Between the World and Me, Ta-Nehisi Coates' brief, unflinching meditation on race and police violence, won the National Book Award for nonfiction on Wednesday night. The fiction prize was given to Adam Johnson's Fortune Smiles, an eclectic and edgy story collection set everywhere from the former East Germany to a Louisiana community reeling from Hurricane Katrina.
Coates' book has been on best-seller lists for months, and his acceptance speech was a stirring expression of gratitude and frustration. He dedicated his honor to his friend Prince Jones, who was killed by police 15 years ago and whose tragedy is at the core of "Between the World and Me."
"Between the World and Me comes out of that place," said Coates, adding that similar shootings keep happening "over and over and over again."
The young people's literature prize went to Neal Shusterman's Challenger Deep, inspired by his then-teenage son's struggles with mental illness, while Robin Coste Lewis' debut collection, Voyage of the Sable Venus, was the cited for poetry.
All winners received $10,000.
Earlier during the ceremony at Cipriani Wall Street, Don DeLillo received a lifetime achievement medal for his contributions to American letters. James Patterson was honored for his advocacy of reading and literacy.
Johnson's award follows the Pulitzer Prize he received for his previous work, "The Orphan Master's Son." Both were edited by David Ebershoff, a longtime Random House executive who is leaving for a full-time writing career. Moviegoers may know him for the upcoming adaptation of his novel "The Danish Girl."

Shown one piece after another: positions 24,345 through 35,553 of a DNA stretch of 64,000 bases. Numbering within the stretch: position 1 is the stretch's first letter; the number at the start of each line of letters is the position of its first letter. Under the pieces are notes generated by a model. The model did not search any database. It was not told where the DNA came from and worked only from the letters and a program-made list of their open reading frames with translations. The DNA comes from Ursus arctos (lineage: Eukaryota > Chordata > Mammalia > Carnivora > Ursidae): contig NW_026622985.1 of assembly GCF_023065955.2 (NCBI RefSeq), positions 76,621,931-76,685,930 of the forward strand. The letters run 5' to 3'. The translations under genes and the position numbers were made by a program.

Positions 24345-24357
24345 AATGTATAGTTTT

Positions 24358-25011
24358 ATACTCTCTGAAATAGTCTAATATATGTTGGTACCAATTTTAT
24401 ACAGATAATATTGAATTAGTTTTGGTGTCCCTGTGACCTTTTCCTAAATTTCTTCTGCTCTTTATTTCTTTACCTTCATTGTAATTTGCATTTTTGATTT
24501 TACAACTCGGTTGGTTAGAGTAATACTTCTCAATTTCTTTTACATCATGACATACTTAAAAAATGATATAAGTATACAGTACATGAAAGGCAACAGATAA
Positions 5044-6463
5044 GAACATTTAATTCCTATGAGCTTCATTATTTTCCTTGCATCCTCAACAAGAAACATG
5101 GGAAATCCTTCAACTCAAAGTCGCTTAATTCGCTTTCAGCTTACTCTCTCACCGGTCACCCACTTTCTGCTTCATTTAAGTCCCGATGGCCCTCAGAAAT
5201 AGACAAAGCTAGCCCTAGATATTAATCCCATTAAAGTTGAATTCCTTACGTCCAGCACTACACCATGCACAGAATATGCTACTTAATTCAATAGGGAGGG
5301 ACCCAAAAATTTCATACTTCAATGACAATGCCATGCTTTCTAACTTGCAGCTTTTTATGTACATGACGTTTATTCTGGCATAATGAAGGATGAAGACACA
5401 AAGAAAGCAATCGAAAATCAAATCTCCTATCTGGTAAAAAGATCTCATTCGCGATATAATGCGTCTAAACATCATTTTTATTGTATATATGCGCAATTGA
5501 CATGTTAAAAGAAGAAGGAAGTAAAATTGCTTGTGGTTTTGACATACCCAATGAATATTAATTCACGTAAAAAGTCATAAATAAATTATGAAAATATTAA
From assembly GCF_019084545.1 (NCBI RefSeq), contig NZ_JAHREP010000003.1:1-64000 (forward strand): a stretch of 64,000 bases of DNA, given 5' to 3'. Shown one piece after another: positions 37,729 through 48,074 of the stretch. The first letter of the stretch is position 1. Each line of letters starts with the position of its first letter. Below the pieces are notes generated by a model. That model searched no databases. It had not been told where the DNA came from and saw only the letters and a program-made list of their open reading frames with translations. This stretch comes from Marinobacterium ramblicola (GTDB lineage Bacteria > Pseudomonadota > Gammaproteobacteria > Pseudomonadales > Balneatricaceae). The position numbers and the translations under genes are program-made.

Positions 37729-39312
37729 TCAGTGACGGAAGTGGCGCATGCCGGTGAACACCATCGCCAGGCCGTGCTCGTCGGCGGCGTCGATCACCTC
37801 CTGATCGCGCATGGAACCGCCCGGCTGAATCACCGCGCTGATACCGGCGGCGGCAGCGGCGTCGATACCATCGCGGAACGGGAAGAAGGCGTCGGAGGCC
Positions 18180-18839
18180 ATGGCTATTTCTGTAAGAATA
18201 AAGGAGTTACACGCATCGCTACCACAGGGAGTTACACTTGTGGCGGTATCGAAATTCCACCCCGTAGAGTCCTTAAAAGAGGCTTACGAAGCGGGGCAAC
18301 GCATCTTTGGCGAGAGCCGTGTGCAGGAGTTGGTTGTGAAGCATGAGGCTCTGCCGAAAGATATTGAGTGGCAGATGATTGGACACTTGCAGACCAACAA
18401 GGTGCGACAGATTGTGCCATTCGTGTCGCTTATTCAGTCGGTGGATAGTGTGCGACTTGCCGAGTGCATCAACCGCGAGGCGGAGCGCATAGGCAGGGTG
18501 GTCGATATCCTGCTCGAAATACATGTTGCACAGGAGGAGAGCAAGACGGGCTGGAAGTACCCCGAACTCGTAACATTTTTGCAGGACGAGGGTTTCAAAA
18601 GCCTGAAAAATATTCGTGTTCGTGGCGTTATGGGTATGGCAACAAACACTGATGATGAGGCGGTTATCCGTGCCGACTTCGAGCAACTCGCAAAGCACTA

Fiction judges had highlighted five works with contemporary settings, touching upon everything from race and class in Angela Flournoy's Detroit-based The Turner House to the chronicle of marriage in Lauren Groff's Fates and Furies to the economy in Karen E. Bender's story collection "Refund." Flournoy, in an email sent earlier in the week, observed that fiction "grants us access to lives and experiences that are different from our own, but it also shows the ways in which human experience has commonalities."
"Fiction makes it clear that while the particulars of our lives vary, we're all dealing with the same sorts of emotions, the same desires to be loved and seen and heard," she wrote.
Some of the night's speakers are known for their takes on current events, but their tone was more personal and the jokes mostly about publishing.
Host Andy Borowitz, who routinely turns out political satires for The New Yorker, had nothing to say about the presidential campaigns but instead mocked the presumed obscurity of the awards' sponsor, the National Book Foundation, and the presumed self-absorption of the literary community.
"If you're not in the mood to hear people talking about themselves, you're in the wrong place," he said.
DeLillo's speech came just days after the attacks in Paris, the kind of horror he had imagined in "Mao II" and so much of his work. But the 78-year-old author was at the awards event to talk about books and old friends, mourning such peers as E.L. Doctorow and James Salter, ruminating about the shelves down the hall from where he writes and listing not just the books but their publishers and list prices. (50 cents for Dostoevsky's "House of the Dead," a paperback from 1959.)
"I find myself gazing like a museum-goer," he said of his shelves.
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